Although it is still possible for the Department of Homeland Security to appeal the decision, Yee’s lawyers say that the Board’s “unambiguous decision” makes such a scenario unlikely.

Yee became a household name in Singapore in 2015 when he was arrested for publishing a rant on YouTube shortly after the death of the country’s first Prime Minister Lee Kuan Yew. The expletive-laden video was largely focused on criticizing Lee and his legacy, with some unflattering references made to Jesus and Christianity.

FILE PHOTO: A commuter passes by a signboard bearing an image of the late first prime minister Lee Kuan Yew in a train station at the central business district in Singapore March 24, 2015.  REUTERS/Edgar Su/File Photo
Singaporeans mourned en mass the death of national founder and first prime minister Lee Kuan Yew in March 2015. Photo: Reuters/Edgar Su

Yee also published a blog post with a drawing of two stick figures—with the faces of Lee and former British Prime Minister Margaret Thatcher superimposed—engaging in anal sex.

The case resulted in Yee being remanded for over 50 days, including a stint at the Institute of Mental Health for psychiatric evaluation. He was later convicted.

He landed in hot water once more in 2016 when he was again found guilty for wounding religious feelings with social media and blog posts commenting on Christianity and Islam. He was sentenced to six weeks’ imprisonment and given a S$2,000 (US$1,379) fine for ignoring a notice issued by the police to present himself for questioning.

Yee told Asia Times that he would spend a few days in Chicago with friends before moving on to a more permanent residence.

“The plan is to immediately continue making my videos and managing my Facebook profile, kind of what I’ve been doing for the past couple of years as a kind of entertainer-slash-political commentator,” he said, adding that the thing he is now “most eager” to do is log on to the Internet.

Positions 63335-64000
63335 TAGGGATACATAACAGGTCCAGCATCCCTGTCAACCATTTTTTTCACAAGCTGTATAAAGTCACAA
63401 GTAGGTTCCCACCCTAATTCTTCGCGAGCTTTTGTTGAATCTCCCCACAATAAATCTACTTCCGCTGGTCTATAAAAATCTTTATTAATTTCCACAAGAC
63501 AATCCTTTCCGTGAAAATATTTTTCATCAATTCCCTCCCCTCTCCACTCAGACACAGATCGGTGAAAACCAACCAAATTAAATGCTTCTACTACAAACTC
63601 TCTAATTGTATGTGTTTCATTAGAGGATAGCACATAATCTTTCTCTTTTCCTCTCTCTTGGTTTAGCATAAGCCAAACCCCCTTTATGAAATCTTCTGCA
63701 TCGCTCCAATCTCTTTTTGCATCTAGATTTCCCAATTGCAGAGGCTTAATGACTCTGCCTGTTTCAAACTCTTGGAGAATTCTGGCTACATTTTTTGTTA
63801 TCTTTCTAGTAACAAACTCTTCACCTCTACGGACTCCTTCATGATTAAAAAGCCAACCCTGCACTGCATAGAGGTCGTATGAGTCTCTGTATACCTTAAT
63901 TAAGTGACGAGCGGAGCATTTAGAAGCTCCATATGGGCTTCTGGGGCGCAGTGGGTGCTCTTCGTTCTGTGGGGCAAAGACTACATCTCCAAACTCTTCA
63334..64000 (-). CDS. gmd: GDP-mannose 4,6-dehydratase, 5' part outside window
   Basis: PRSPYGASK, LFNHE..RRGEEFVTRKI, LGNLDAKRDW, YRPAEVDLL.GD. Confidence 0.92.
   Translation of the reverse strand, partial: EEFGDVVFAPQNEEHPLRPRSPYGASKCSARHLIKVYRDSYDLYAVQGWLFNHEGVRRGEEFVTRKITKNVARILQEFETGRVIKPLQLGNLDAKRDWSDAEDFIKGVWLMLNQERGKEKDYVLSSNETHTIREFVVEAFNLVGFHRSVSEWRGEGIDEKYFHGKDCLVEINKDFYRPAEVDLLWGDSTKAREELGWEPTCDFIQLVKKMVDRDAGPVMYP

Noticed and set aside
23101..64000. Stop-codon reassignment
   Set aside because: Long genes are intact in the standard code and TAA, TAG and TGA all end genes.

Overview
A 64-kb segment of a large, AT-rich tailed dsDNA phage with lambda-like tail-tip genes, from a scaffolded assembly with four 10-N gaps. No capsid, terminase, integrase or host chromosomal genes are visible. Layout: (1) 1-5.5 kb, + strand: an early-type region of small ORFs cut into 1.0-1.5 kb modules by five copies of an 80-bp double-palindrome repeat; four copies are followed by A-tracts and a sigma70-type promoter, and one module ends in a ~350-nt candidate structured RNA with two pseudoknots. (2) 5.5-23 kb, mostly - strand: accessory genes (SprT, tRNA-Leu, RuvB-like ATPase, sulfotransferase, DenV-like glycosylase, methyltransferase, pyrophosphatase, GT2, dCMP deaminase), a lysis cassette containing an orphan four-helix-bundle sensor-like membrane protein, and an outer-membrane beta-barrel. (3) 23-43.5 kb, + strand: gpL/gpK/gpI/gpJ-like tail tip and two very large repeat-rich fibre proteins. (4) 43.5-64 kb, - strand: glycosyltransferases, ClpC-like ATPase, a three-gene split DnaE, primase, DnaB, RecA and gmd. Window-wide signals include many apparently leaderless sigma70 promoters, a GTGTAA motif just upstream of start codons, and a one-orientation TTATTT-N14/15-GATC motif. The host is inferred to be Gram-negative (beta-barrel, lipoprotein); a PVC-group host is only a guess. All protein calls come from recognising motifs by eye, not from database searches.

The Singapore government has not yet responded to the appeal outcome, but has previously rebutted accusations of oppression and persecution.

Protesters walk past a mock gravestone that reads "RIP Freedom of Speech" during a protest against new licensing regulations imposed by the government for online news sites, at Hong Lim Park in Singapore June 8, 2013. Photo: Reuters
A mock gravestone at a protest against new licensing regulations imposed by the government for online news sites at Singapore’s Hong Lim Park. Photo: Reuters

While human rights groups and activists have described Yee’s prosecutions as instances of Singapore’s suppression of free speech, the government has insisted both cases were about hate speech and the preservation of religious harmony in the tiny multi-racial, multi-religious nation.

“It is the prerogative of the US to take in such people who engage in hate speech. There are many more such people, around the world, who deliberately engage in hate speech, and who may be prosecuted. Some of them, will no doubt take note of the US approach, and consider applying for asylum in the US,” the Ministry of Home Affairs said in response to the March ruling.

The initial decision by the US immigration judge had been met with derision by the Singaporean establishment, with Sunil Sudheesan, President of the Association of Criminal Lawyers of Singapore, expressing outrage at the finding that Yee—who he described as an “antisocial miscreant”—had been persecuted.

Sudheesan did not bother mincing his words in his letter to local broadsheet The Straits Times: “If America wants this misguided recalcitrant, it can have him.”